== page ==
Senate President Paul A. Manglona (R-Rota) said the Senate joins the House in asking Congress to “direct” the Interior to “consult” with Gov. Benigno R. Fitial, as mandated by Public Law 110-229 or the federalization law.

Manglona, who is a member of Fitial's working group on the Interior report, said the Senate also joins the House in asking Congress to “direct” the Interior to “collaborate” with the CNMI governor “in preparing and submitting to Congress a report that includes the Commonwealth government's position and recommendations as to the future status of the alien worker population” in the CNMI
  • February 2010 Governor Fitial was in Washington, DC for the Governor's Connference and for meetings with officials. He reported that he met with Vice-President Biden and others. From the Tribune:


    Fitial, along with Commerce Secretary Michael Ada, attended the NGA meeting events and met with various federal agencies, including the US Department of Labor, the Department of Homeland Security, and the Office of Insular Affairs.
  • March 2010 Assistant Department of Interior Secretary Tony Babauta visits Saipan again. This time there were headlines in the media about the DOI report that Fitial claims he had no input on. From the Saipan Tribune:


    Assistant Interior Secretary for Insular Affairs Tony Babauta said yesterday that the Office of Insular Affairs is nearing completion of its report to the U.S. Congress about the immigration status of foreign workers in the CNMI, as the May 10, 2010 deadline draws nears.

    “We have consulted with the governor and the Department of Homeland Security on our report. Having accomplished that, our report now is being reviewed by the administration,” Babauta told Saipan Tribune in an interview at the Saipan Southern High School in Koblerville yesterday morning.

    Babauta could not say at this time what status OIA is recommending to the U.S. Congress.

    “It would be too early for me to say what the recommendations will be without having it cleared by the administration,” he added.

    This was discussed during Babauta's meeting with Gov. Benigno R. Fitial on Capital Hill yesterday.

    “I informed the governor that we're very near to completing our report, in submitting recommendations to Congress. .Right now, it's going through the process in.the administration side. Once that process is completed, then we will send it to Congress,” said Babauta.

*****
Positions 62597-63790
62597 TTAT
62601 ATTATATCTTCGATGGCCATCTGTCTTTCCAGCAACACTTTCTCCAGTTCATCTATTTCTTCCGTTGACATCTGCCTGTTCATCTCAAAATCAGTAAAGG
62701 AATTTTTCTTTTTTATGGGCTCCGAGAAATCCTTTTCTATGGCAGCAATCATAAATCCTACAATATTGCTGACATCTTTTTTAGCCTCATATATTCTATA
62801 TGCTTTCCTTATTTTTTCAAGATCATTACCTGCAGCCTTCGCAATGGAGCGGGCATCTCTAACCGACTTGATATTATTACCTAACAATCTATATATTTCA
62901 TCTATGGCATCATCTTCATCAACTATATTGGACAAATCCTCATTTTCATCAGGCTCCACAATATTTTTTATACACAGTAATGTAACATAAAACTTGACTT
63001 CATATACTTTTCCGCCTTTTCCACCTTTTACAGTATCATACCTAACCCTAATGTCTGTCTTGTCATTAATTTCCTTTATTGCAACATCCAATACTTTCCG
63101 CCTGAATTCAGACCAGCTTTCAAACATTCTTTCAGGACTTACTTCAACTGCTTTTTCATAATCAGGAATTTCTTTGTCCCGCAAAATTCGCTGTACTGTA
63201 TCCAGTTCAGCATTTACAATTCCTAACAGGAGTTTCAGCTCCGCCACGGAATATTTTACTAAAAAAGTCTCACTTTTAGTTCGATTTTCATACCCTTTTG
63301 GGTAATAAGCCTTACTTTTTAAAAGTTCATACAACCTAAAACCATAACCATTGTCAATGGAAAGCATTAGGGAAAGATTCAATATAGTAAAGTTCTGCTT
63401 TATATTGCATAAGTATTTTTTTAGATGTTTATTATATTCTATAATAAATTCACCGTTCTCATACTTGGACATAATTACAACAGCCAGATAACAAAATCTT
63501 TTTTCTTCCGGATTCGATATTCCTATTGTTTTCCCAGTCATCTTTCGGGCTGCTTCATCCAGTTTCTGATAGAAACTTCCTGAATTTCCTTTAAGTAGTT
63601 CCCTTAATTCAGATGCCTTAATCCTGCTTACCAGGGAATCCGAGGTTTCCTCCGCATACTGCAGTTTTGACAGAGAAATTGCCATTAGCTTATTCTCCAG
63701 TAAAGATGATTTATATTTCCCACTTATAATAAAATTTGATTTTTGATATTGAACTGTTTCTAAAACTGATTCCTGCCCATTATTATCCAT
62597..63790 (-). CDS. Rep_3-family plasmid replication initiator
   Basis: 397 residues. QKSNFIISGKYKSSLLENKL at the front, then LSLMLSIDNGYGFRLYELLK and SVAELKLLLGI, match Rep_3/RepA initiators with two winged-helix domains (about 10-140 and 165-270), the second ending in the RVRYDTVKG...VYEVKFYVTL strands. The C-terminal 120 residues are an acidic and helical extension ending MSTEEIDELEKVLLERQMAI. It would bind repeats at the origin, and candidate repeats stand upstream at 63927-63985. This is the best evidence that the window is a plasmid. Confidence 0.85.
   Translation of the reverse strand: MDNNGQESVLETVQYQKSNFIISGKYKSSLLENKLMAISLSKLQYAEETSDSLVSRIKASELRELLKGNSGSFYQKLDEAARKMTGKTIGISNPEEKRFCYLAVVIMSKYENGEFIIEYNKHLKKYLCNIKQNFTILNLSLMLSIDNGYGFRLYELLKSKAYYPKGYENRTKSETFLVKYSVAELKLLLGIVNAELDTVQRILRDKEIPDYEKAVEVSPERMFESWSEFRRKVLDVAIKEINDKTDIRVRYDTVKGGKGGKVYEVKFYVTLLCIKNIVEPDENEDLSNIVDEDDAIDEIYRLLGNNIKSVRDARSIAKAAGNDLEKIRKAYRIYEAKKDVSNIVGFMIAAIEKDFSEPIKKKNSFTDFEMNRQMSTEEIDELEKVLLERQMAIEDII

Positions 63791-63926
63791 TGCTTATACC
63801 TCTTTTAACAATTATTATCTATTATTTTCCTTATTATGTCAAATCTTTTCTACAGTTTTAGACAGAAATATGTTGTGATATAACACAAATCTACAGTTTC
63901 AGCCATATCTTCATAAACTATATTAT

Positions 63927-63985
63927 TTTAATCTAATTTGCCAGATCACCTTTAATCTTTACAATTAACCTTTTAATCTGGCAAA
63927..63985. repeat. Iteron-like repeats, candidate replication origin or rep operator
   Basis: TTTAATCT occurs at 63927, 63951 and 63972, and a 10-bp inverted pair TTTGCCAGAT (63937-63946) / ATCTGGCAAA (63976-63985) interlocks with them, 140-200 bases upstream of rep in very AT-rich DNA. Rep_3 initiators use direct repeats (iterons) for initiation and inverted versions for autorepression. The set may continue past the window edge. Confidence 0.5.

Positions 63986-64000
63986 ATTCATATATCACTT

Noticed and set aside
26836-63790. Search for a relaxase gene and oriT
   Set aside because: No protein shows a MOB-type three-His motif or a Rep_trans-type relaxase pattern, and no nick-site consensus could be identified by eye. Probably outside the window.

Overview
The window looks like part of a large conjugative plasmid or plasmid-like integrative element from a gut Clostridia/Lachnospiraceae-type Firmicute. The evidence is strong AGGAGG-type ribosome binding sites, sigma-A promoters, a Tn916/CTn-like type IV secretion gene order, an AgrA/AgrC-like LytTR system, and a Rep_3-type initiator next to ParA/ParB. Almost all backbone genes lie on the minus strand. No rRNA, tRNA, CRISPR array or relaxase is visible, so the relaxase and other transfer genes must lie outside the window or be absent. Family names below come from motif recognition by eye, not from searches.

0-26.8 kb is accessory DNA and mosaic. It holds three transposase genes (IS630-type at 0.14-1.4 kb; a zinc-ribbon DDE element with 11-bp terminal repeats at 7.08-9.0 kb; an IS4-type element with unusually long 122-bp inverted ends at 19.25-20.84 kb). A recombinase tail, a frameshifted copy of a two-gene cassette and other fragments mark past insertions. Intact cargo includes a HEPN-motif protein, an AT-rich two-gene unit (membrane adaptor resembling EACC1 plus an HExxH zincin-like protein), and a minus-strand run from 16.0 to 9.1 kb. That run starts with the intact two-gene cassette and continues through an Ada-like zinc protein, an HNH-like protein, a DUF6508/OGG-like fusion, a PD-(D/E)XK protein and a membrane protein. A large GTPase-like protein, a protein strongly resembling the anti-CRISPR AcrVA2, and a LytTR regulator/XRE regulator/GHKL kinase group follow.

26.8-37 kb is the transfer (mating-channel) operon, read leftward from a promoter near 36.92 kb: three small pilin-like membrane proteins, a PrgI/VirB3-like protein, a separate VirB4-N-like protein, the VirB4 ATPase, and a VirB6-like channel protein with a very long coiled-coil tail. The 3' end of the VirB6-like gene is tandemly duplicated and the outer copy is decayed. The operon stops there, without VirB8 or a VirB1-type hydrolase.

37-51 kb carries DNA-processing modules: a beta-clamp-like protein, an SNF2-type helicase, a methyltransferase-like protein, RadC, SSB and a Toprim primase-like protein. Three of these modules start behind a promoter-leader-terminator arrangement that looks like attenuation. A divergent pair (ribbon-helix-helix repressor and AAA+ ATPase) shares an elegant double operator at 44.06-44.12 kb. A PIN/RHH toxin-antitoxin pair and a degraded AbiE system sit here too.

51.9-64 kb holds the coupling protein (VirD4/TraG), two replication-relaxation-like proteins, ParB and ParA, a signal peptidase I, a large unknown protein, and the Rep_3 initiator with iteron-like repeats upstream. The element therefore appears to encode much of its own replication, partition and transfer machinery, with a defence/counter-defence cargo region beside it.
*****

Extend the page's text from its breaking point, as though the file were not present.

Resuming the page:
...Babauta said he has consulted with Fitial on some of the aspects of the report and is aware of some of Fitial's public statements on the issue. He said he has also listened to guest workers, the business community and other sectors of the community.
    Nonresident worker groups and their supporters have been asking for lawful permanent resident status or “green cards” for long-time foreign workers and others with relatives who are U.S. or Freely Associated States citizens in the CNMI.
    In December, Fitial and Lt. Gov. Eloy S. Inos said in a news briefing that the Fitial administration won't oppose the federal government if it decided to grant “green cards” to nonresident workers in the CNMI.
    Fitial reiterated, though, that CNMI Public Law 3-66, which he authored when he was a member of the 3rd Legislature, allows foreign workers to come here as a “privilege” only-if and when resident workers are not available.
    “There's nothing in that law that would even suggest that nonresident workers should be granted preferred immigration status,” the governor had said.
    But Babauta said yesterday: “I think the governor has made a couple of recommendations, not knowing what the recommendations of the Department of the Interior will be.”
It is a lie that the federal government did not consult the CNMI and that the governor did not have opportunities to express his views on this matter. The deadline is stated in the law, and the governor knew the deadline. There were 732 days for the administration to address the issue of the report, express their views, and suggest recommendations. There were numerous face-to-face opportunities for CNMI officials to discuss this issue. Additionally, every person with an opinion had the opportunity to create their own report, testimony, or correspondence.

The foreign workers and advocates circulated petitions, sponsored letter writing campaigns, conducted outreach in Washington through my trips, and outreach in the CNMI through the Codel and Mr. Babauta's visits. Our position is clear. We started working on our campaign for status the day after the bill was signed. Two years is a long time. Stop the lie!
Several commenters on this site very astutely pointed out that this poll is really a push poll. In fact it is. The Source Watch definition of a push poll:
A push poll is where, using the guise of opinion polling, disinformation about a candidate or issue is planted in the minds of those being 'surveyed'. Push-polls are designed to shape, rather than measure, public opinion.
How do these CNMI legislators think that the federal officials will receive the results of this poll?  It will not be taken seriously. It will give people in Washington, DC yet another laugh at the expense of CNMI politicians. What a complete waste of resources and time.

14 comments:

Anonymous said...

The chronology of the history of contacts between the feds and CNMI concerning alien status assumes that is equivalent to consultation about the Status Recommendation Report.

The indisputable truth is that the CNMI never saw that report prior to its submission to Congress. Rather than a "big lie," this is the unvarnished truth.

Efforts to characterize generic policy debates concerning alien status as tantamount to consultation, input, and review of the proposed report is the actual attempted "big lie".